This picture was one of the first images texted to me when I was asked if The Shepherd’s Corner could help with an ‘owner surrender’ of four starving horses. This story has already been shared in the previous posts and if you haven’t read them, I encourage you to do so: the first post is: http://theshepherdscorner.org/wordpress/blog/?=100 the next post is located here: http://theshepherdscorner.org/wordpress/blog/?p=122
This post is about one of the horses we picked up on that day – a little palomino mare we re-named “Hope”.
We had already haltered and loaded the horse that was to be transported to foster with her, and, as she was next to go, I entered the dry lot with halter and lead and headed her direction. This was when I saw how very poor she really was; I have never seen a horse so emaciated and still drawing breath. Although I began speaking quietly as I moved toward her, the closer I got, pity squinched my voice down to a squeak and then to silence. Sorrow squeezed my stomach and slowed my feet until I stopped short of the frail little mare and just stared…
The Shepherd’s Corner policy is to remain calm, professional and workmanlike when we assist a humane agency removing horses from a bad situation. Surrendering owners are often present as are, (sometimes angry) neighbors/equine advocates and passersby – each with a different “take” on the scene. Emotions can run high and hot – usually to the detriment of the proceedings. We strive (usually successfully) to remember that we are there to serve the horses, not to judge or assume.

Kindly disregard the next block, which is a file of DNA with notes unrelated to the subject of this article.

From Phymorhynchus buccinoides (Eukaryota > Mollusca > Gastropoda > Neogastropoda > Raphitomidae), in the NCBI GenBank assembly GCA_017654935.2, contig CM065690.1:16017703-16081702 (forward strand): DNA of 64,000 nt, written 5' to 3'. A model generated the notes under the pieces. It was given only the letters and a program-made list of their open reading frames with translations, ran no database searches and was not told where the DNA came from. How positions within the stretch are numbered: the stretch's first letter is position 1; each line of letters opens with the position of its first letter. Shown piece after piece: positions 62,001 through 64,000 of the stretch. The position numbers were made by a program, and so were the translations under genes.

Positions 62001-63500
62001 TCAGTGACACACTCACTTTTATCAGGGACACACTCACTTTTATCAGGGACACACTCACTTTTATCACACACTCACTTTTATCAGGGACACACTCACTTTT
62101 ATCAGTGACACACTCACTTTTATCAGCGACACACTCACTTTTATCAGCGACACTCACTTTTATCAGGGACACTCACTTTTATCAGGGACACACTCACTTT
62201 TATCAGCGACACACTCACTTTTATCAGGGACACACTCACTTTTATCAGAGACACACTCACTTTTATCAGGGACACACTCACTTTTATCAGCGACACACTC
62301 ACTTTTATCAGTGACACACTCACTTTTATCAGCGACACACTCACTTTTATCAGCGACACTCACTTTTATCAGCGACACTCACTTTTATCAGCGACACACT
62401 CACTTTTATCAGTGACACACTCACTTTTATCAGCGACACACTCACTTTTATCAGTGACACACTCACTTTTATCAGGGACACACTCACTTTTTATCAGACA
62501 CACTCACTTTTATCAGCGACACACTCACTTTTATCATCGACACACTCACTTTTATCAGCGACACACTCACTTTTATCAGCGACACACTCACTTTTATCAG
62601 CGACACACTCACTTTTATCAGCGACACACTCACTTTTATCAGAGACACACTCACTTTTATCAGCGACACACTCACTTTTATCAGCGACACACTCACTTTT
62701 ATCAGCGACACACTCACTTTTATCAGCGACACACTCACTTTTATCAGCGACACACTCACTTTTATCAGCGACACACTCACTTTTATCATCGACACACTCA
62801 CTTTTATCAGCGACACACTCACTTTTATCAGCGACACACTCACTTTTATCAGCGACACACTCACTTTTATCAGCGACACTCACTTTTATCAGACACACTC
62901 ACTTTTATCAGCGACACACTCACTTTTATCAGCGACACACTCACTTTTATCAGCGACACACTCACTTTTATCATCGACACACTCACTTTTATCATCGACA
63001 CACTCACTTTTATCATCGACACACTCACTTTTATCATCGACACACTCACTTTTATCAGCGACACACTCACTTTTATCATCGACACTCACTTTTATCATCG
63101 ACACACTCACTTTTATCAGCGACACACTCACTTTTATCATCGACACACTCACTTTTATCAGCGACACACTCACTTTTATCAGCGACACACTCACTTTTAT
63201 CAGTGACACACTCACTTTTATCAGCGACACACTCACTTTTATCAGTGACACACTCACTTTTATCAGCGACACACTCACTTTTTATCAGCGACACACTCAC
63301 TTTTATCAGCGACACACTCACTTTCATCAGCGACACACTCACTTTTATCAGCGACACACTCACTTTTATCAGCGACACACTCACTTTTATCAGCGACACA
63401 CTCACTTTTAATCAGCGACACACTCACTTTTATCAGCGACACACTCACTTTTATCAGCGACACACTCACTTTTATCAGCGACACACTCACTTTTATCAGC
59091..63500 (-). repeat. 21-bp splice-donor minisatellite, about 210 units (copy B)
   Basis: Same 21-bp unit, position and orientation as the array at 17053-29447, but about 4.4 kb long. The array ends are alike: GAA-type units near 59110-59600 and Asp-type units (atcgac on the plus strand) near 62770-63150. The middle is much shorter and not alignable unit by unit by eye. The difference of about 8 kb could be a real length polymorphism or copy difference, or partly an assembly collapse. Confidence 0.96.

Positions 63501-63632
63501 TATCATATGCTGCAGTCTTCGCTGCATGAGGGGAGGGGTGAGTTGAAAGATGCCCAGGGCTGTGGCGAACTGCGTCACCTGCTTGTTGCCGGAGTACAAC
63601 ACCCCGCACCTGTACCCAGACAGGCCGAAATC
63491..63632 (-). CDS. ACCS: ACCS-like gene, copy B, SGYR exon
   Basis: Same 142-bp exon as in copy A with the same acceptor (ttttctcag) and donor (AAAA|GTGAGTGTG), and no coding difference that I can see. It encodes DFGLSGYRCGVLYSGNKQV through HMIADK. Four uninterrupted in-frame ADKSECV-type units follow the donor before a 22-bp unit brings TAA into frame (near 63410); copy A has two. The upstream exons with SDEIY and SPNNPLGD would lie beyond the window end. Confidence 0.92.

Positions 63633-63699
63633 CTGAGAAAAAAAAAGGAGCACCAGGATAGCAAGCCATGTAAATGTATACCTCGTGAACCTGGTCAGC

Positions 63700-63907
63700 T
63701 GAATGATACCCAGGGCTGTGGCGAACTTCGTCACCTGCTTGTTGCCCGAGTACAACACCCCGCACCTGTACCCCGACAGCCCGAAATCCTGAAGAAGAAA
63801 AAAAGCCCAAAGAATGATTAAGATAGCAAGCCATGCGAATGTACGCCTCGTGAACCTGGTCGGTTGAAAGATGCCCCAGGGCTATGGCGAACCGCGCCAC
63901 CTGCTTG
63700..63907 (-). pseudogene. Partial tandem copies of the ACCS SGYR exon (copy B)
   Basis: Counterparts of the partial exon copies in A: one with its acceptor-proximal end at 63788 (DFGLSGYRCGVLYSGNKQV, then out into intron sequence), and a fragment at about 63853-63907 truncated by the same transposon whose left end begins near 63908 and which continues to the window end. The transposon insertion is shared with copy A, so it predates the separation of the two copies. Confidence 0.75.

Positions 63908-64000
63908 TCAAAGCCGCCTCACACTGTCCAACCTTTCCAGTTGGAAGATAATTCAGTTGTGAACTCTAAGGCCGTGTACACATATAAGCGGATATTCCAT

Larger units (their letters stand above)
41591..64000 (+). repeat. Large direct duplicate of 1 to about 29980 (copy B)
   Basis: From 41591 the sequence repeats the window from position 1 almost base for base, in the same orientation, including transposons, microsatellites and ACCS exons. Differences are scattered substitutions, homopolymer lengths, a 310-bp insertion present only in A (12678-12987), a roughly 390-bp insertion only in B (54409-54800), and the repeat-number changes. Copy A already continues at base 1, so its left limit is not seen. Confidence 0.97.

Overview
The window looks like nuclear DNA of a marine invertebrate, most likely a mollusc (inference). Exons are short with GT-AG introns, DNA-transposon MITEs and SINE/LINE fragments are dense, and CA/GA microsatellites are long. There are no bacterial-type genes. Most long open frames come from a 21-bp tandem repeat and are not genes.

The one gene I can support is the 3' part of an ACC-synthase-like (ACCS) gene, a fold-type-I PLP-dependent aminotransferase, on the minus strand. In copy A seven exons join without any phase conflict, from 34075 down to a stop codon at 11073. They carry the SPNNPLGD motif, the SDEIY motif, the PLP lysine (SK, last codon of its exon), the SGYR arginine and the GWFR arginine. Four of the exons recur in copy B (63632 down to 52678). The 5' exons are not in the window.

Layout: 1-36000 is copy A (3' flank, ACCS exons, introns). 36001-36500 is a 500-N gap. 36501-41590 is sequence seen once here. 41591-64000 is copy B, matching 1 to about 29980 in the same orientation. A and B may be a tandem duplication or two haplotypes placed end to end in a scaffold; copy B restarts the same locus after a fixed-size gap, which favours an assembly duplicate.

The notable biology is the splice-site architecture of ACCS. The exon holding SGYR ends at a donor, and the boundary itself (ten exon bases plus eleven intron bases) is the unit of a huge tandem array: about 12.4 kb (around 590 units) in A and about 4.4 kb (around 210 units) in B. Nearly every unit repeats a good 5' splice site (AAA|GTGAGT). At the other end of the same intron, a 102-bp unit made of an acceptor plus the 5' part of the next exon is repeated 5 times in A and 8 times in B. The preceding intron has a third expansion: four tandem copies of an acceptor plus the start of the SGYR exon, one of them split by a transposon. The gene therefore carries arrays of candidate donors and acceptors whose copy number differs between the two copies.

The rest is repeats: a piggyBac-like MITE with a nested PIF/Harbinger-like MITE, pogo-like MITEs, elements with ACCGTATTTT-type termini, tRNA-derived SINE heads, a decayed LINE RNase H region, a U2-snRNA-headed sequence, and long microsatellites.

I am usually able to maintain composure in the midst of this kind of situation but, as I stared this little mare, halter and lead in hand, my eyes filled and I had to bite my lip hard to keep it from quivering. As we still had much to do at the site, emotion channeled into action and I continued toward the mare, voice still not entirely obedient. Where she stood in the lot meant that my approach was from her rear. As she took note of my presence, she turned to look at me over her shoulder – her eye meeting mine.
I could have managed an expression of fear, or apprehension, or ears pinned and teeth bared in my direction from the mare. In fact, any of them would have even helped me retain composure as I would have understood their genesis and focused on quelling her fear. Instead, a soft inquiring look met mine, and quiet acquiescence as I moved to put to put the halter over her ears. She had no reason to trust me, and many why I might be “suspect”. Instead – she trusted, and tears rolled down my face.
I took some extra time over adjusting the halter, my back and hers facing the others present, so that by the time we had turned to make our way to the gate, a measure of composure had returned, my face resuming a more business-like facade. But the barrier had been breached and for the duration of the day, I struggled to keep perspective.
When Hope arrived at her fostering farm, she was greeted with love framed by deep concern for her condition. Knowing that her digestive mechanisms had been strained for an indeterminate amount of time, and as advised by Dianne Pontia, our DVM, hay was offered in bits, water was free choice. As she acclimated to her new stall, Hope meandered, drank water and ate the hay offered in a steady and determined manner. She made manure and urine regularly, and accepted caresses and soft words with quiet grace – embracing the intent if not fully comprehending each words’ meaning.